Numbered edition of 300
18 x 27 cm
Witty Kiwi Books, 2020
Massimiliano Tommaso Rezza
The poem Psalm by Paul Celan is a sorrowful chant that adverts to a state of total loss of orientation. The sky under which men live is empty. Nobody answers our call.
When the whole world is threatened we cease to rely only on reason for the causes of danger, but we seek in the first place words or images that may express our condition of dismay. Man finds, thus, a different language, a poetic one that is no longer an expression of certainty: that certainty that the current crisis has dismantled . The formulation of the question has become a chant. Words and images tremble, they are moved, they are honest and authentic vehicles of tragic emotional lucidity. From a system of certainties of technical-scientific thought man arrives at personal, intimate, human language, which is an elegy, a lamentation, a psalm.
Massimiliano Tommaso Rezza describes himself as a “late bloomer”. Before photography, Rezza studied to become a pharmaceutical chemist, and worked for the army, and then in private pharmacies, for over a decade. “I always practiced art though,” says Rezza, who at the time was experimenting with found images from the internet. “I had this urge to express myself, and the more I got bored with my job, the more I got into practicing art.”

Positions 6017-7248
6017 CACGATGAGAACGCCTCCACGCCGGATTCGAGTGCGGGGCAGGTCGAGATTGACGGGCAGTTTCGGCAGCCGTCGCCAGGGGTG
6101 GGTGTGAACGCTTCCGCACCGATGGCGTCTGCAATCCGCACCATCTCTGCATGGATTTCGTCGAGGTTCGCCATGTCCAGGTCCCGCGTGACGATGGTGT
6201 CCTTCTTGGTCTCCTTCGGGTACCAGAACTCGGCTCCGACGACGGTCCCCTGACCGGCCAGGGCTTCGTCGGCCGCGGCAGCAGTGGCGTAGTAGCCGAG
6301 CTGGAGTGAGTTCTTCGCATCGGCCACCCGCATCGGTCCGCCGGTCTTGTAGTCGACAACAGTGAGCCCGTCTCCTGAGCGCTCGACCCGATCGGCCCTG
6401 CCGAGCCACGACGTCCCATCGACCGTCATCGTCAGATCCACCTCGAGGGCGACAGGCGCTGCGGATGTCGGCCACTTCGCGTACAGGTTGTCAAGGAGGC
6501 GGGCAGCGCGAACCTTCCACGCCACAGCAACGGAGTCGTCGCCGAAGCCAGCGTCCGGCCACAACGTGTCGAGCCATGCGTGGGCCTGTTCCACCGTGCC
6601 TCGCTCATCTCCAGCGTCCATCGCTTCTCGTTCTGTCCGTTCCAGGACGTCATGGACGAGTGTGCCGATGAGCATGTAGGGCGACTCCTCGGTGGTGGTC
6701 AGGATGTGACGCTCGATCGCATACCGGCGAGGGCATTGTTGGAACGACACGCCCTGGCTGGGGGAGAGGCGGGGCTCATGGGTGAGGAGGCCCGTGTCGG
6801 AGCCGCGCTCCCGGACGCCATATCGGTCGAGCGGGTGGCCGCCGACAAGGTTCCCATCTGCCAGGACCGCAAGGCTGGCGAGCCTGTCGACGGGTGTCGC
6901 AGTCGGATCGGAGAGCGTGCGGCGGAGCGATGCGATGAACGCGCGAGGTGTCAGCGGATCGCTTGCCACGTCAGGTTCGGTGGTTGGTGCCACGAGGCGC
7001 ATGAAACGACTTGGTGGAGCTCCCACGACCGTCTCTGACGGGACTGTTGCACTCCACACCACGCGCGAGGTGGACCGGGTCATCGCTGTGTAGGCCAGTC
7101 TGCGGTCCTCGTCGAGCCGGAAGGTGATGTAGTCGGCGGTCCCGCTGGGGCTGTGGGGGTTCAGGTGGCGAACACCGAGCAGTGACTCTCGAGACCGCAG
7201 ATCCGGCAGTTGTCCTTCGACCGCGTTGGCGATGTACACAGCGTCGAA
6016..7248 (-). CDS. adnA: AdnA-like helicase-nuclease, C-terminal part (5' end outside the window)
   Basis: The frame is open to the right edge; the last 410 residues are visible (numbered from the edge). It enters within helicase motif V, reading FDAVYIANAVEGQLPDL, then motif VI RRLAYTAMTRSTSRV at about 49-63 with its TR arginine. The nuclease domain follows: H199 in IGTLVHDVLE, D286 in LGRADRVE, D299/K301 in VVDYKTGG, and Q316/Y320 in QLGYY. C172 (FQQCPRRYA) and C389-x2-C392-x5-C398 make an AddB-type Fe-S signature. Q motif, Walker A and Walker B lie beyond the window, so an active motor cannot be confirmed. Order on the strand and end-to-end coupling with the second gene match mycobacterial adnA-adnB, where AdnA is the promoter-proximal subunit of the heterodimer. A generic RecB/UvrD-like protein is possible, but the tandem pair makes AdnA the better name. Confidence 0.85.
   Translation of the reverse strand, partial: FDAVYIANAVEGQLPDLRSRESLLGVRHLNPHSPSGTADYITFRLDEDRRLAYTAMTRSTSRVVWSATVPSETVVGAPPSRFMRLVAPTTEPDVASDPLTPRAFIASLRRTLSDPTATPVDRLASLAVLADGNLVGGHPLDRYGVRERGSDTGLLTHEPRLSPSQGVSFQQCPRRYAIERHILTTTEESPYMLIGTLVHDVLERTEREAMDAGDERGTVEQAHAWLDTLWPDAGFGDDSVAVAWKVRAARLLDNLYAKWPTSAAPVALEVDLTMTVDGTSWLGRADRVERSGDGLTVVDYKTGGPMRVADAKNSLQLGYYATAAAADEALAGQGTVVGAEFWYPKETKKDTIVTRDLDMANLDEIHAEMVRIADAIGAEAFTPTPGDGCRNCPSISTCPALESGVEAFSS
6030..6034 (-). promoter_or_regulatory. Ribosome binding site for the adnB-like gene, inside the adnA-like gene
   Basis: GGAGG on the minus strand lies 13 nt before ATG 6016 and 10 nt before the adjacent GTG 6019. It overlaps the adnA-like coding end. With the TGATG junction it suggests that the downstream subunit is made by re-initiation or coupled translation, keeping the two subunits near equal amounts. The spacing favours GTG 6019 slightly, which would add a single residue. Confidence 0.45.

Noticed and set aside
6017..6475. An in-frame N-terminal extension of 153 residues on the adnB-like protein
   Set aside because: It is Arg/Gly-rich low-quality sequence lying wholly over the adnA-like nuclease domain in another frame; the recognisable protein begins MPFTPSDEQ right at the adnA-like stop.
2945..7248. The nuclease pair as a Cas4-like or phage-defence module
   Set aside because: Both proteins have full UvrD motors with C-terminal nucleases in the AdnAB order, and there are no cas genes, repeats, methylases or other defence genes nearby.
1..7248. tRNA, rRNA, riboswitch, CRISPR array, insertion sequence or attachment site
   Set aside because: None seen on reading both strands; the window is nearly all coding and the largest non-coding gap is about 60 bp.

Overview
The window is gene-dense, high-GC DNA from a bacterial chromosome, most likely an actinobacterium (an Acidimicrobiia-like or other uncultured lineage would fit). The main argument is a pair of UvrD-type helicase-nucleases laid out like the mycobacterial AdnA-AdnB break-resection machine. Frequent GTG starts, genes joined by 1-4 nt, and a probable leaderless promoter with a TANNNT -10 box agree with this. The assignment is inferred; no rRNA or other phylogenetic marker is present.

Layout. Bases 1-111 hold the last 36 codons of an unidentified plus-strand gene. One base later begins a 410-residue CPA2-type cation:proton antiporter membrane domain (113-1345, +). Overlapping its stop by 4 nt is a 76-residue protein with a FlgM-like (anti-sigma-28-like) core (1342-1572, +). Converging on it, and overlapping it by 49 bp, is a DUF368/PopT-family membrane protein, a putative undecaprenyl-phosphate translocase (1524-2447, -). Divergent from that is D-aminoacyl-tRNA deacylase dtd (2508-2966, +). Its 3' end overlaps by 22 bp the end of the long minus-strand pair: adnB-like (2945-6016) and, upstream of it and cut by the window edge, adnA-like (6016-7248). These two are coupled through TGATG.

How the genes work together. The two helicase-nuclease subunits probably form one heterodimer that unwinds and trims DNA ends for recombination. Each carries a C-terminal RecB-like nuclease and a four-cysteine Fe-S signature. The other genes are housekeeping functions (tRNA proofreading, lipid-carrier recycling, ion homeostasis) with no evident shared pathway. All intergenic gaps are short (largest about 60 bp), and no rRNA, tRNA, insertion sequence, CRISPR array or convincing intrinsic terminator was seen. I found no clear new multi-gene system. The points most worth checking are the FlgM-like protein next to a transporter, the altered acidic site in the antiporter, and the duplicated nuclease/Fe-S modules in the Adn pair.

In 2005, aged 37, the Italian photographer decided to enrol onto a three-week seminar on visual culture, led by artist Katharina Sieverding, who advised Rezza to start taking his own photographs. “Meeting her literally changed my life,” he says. “I loved the loneliness one faces when looking into the viewfinder, a real room where the world would appear isolated.” Rezza wanted to pursue photography as a career, but needed more technical knowledge. When he returned to Italy, he worked night shifts at a pharmacy to make the time and earn the money for photography courses.